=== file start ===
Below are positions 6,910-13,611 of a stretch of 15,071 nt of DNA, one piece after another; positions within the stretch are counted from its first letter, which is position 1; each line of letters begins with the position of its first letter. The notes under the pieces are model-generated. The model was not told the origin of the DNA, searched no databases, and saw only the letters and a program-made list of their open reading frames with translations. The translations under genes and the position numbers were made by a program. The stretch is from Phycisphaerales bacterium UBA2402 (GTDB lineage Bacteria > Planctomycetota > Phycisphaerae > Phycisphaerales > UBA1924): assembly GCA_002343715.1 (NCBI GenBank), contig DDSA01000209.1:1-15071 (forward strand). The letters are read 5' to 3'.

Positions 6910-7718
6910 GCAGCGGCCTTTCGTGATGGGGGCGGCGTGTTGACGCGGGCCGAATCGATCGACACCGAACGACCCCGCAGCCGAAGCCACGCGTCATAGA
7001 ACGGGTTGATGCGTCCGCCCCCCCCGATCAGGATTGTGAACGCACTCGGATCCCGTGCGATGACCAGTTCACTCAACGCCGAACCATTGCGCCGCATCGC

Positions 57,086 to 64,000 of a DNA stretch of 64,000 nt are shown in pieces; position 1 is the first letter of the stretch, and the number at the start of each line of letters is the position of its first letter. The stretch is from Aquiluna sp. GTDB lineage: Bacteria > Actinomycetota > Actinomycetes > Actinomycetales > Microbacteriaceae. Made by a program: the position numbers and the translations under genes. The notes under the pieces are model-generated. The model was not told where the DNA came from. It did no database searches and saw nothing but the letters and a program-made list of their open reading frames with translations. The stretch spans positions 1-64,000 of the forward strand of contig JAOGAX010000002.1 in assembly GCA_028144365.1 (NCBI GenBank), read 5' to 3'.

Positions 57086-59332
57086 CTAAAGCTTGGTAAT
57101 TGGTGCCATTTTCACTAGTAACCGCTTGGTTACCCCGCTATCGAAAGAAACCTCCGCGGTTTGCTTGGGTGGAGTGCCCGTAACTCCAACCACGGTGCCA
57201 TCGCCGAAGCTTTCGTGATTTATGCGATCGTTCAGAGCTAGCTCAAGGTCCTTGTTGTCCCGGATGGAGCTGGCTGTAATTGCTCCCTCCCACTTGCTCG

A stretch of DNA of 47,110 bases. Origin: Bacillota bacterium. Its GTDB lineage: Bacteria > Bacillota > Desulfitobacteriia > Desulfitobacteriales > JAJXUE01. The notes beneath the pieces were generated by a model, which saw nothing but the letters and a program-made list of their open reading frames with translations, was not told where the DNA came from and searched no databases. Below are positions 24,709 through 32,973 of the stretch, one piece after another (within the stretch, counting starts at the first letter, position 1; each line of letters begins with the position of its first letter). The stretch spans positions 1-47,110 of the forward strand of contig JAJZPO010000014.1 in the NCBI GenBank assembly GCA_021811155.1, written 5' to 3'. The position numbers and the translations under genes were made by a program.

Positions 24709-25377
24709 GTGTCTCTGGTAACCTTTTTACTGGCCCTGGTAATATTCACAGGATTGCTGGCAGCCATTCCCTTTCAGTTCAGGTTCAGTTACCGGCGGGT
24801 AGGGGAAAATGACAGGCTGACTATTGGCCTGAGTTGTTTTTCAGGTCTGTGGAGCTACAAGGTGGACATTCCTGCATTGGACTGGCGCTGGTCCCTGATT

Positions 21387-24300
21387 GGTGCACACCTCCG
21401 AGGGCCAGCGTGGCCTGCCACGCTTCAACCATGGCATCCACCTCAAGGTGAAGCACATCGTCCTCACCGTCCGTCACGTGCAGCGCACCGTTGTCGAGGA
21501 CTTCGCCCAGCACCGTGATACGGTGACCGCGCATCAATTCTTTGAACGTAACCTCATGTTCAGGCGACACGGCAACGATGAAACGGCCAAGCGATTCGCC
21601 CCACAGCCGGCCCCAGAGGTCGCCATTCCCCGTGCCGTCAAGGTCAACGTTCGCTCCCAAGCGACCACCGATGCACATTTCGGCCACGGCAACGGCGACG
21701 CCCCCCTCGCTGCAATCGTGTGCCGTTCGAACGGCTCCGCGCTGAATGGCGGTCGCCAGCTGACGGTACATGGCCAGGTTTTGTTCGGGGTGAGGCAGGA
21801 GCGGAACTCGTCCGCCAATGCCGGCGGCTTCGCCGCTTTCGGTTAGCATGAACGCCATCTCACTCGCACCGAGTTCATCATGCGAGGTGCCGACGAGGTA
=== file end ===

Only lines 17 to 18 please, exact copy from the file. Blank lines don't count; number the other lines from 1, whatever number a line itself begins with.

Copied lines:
21501 CTTCGCCCAGCACCGTGATACGGTGACCGCGCATCAATTCTTTGAACGTAACCTCATGTTCAGGCGACACGGCAACGATGAAACGGCCAAGCGATTCGCC
21601 CCACAGCCGGCCCCAGAGGTCGCCATTCCCCGTGCCGTCAAGGTCAACGTTCGCTCCCAAGCGACCACCGATGCACATTTCGGCCACGGCAACGGCGACG